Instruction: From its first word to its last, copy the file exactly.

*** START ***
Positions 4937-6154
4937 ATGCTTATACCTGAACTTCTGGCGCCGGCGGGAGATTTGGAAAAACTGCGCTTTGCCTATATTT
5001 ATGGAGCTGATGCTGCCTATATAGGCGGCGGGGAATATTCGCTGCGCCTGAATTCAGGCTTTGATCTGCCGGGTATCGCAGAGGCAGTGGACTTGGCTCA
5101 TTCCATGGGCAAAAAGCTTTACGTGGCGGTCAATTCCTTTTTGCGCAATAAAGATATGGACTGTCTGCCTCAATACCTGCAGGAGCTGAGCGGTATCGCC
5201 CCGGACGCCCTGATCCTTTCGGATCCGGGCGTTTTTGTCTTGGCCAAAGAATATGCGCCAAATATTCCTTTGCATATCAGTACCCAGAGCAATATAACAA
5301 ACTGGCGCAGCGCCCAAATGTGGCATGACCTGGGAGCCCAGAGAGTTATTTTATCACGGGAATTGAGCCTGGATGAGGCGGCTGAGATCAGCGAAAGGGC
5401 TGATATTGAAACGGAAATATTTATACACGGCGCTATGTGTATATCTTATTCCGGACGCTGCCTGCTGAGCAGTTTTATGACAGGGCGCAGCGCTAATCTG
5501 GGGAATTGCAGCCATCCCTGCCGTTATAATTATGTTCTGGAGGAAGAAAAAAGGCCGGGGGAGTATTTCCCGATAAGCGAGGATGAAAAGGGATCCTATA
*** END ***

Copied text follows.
Positions 4937-6154
4937 ATGCTTATACCTGAACTTCTGGCGCCGGCGGGAGATTTGGAAAAACTGCGCTTTGCCTATATTT
5001 ATGGAGCTGATGCTGCCTATATAGGCGGCGGGGAATATTCGCTGCGCCTGAATTCAGGCTTTGATCTGCCGGGTATCGCAGAGGCAGTGGACTTGGCTCA
5101 TTCCATGGGCAAAAAGCTTTACGTGGCGGTCAATTCCTTTTTGCGCAATAAAGATATGGACTGTCTGCCTCAATACCTGCAGGAGCTGAGCGGTATCGCC
5201 CCGGACGCCCTGATCCTTTCGGATCCGGGCGTTTTTGTCTTGGCCAAAGAATATGCGCCAAATATTCCTTTGCATATCAGTACCCAGAGCAATATAACAA
5301 ACTGGCGCAGCGCCCAAATGTGGCATGACCTGGGAGCCCAGAGAGTTATTTTATCACGGGAATTGAGCCTGGATGAGGCGGCTGAGATCAGCGAAAGGGC
5401 TGATATTGAAACGGAAATATTTATACACGGCGCTATGTGTATATCTTATTCCGGACGCTGCCTGCTGAGCAGTTTTATGACAGGGCGCAGCGCTAATCTG
5501 GGGAATTGCAGCCATCCCTGCCGTTATAATTATGTTCTGGAGGAAGAAAAAAGGCCGGGGGAGTATTTCCCGATAAGCGAGGATGAAAAGGGATCCTATA